The five-week clinical rotation will provide real-practice experience under the supervision of some of the world’s leading clinical practitioners of pharmacogenetics. The students will learn to perform and interpret PGXL’s advanced drug sensitivity test panel, which assays 15 genes affecting the metabolism, transport and activity of medication in the body.
“One of PGXL’s missions is to train the next generation of medical professionals,” says Dr. Roland Valdes Jr., President of PGXL and Professor of Pathology and Laboratory Medicine at the University of Louisville. “For these students, pharmacogenetics will be an important dimension of their practice in enabling personalize medicine. We are thrilled, as part of our community engagement, to be able to jump-start their understanding of this important new discipline.”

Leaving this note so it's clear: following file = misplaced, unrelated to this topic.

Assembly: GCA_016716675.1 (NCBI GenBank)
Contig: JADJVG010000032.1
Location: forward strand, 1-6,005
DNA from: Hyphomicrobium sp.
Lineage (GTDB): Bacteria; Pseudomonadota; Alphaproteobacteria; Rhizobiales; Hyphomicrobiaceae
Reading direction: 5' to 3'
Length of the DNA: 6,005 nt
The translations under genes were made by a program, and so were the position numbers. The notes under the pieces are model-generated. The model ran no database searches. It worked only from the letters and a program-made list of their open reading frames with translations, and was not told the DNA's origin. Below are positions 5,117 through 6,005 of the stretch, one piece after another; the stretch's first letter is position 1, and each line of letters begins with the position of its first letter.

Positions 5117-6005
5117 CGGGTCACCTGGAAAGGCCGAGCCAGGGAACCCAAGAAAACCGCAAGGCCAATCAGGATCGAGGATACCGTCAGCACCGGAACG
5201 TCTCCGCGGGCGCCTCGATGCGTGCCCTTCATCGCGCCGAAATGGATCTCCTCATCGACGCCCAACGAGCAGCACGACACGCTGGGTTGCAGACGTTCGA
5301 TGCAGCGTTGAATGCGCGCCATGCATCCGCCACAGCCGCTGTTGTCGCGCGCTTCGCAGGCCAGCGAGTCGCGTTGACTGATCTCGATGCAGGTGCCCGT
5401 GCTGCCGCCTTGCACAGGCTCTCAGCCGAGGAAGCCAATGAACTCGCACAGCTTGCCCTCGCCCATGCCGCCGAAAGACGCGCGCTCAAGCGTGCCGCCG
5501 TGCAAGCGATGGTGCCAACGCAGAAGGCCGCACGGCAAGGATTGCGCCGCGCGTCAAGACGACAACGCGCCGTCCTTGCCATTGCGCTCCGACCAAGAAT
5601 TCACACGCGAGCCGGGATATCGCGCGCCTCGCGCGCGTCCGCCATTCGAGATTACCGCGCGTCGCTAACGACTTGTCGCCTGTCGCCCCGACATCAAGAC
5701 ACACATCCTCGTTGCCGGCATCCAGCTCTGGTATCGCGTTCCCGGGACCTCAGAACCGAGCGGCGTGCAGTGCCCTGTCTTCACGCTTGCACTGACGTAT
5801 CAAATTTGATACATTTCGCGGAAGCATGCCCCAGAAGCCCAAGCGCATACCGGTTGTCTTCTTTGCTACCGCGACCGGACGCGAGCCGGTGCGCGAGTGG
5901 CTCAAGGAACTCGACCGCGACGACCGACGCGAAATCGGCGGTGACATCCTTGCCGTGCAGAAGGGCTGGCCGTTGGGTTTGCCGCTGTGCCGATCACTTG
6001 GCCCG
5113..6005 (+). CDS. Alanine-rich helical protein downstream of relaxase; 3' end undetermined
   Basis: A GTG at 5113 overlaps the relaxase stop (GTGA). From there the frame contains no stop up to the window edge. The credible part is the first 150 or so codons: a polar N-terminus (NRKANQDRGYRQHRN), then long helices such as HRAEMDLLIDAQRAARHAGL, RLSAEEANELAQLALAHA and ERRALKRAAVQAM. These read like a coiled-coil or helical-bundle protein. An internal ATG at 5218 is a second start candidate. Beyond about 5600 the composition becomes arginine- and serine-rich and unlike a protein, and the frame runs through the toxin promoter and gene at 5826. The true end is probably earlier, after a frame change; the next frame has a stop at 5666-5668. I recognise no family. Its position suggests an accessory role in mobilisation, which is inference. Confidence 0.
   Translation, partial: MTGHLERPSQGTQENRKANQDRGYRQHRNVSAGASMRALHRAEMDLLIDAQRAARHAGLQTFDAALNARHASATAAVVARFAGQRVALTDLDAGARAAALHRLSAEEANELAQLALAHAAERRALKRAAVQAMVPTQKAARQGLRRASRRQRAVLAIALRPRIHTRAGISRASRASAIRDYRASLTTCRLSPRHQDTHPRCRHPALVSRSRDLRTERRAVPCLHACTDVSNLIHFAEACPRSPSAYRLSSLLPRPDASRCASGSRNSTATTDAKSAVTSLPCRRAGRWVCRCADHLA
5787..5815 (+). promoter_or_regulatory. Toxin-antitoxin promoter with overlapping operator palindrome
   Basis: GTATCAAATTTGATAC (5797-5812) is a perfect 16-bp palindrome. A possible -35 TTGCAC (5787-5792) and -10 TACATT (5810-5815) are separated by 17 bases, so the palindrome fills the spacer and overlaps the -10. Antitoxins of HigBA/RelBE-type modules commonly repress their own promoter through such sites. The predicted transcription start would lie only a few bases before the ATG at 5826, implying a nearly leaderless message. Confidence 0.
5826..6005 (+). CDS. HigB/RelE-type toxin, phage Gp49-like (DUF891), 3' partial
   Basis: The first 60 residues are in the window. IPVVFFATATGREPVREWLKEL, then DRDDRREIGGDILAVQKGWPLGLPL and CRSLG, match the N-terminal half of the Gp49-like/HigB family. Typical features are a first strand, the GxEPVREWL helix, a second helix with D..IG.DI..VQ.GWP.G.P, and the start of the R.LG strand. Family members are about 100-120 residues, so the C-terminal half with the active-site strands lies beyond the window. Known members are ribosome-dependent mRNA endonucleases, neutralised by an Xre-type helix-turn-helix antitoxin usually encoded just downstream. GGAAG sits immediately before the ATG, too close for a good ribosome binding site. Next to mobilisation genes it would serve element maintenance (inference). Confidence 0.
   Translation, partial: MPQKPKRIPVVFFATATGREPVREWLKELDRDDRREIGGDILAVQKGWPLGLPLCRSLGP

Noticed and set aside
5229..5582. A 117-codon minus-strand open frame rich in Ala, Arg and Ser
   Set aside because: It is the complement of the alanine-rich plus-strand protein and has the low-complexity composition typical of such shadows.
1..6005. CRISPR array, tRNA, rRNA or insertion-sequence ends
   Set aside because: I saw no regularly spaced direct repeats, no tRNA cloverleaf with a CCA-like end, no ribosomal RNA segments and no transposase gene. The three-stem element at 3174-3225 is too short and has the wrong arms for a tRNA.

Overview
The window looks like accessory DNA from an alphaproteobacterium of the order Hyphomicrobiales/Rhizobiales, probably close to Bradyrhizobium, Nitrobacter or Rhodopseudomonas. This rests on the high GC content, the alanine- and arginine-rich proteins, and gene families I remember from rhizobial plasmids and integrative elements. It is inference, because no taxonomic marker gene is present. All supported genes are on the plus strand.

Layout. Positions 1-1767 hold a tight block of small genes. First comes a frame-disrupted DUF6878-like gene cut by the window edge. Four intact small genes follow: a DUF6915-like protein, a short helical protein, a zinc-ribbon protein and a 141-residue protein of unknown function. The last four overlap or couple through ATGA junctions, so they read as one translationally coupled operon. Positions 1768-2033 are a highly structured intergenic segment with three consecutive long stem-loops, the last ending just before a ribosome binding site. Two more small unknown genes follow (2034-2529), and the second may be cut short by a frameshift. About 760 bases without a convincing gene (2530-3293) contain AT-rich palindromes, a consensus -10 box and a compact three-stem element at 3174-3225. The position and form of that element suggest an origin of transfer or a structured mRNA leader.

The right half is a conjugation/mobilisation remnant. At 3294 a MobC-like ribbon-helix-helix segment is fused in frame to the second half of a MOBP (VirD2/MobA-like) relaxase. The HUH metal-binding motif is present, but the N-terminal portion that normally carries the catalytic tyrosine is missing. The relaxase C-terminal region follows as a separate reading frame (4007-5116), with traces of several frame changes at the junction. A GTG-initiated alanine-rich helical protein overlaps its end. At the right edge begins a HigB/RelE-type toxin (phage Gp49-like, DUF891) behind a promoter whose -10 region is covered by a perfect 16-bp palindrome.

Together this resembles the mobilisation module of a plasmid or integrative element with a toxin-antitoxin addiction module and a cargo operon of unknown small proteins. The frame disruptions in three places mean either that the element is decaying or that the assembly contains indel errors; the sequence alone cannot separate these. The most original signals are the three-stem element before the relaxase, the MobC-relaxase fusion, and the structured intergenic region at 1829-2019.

The educational collaboration between PGXL and SUCOP has been in the works for more than a year. Several Sullivan students have interned at PGXL, and PGXL scientists have lectured at the school.
“SUCOP is beyond excited that PGXL has provided us with this opportunity for collaborative research for both faculty and students,” said Dr. Sarah Smith, Executive Director of Experiential Education at SUCOP. “For the students, timing is everything. This is a brand new facet of optimizing medication therapy in which few pharmacists are trained. SUCOP students will get this training during their tenure at the college, allowing them to implement pharmacogenetics testing and interpretation into their practice early.”
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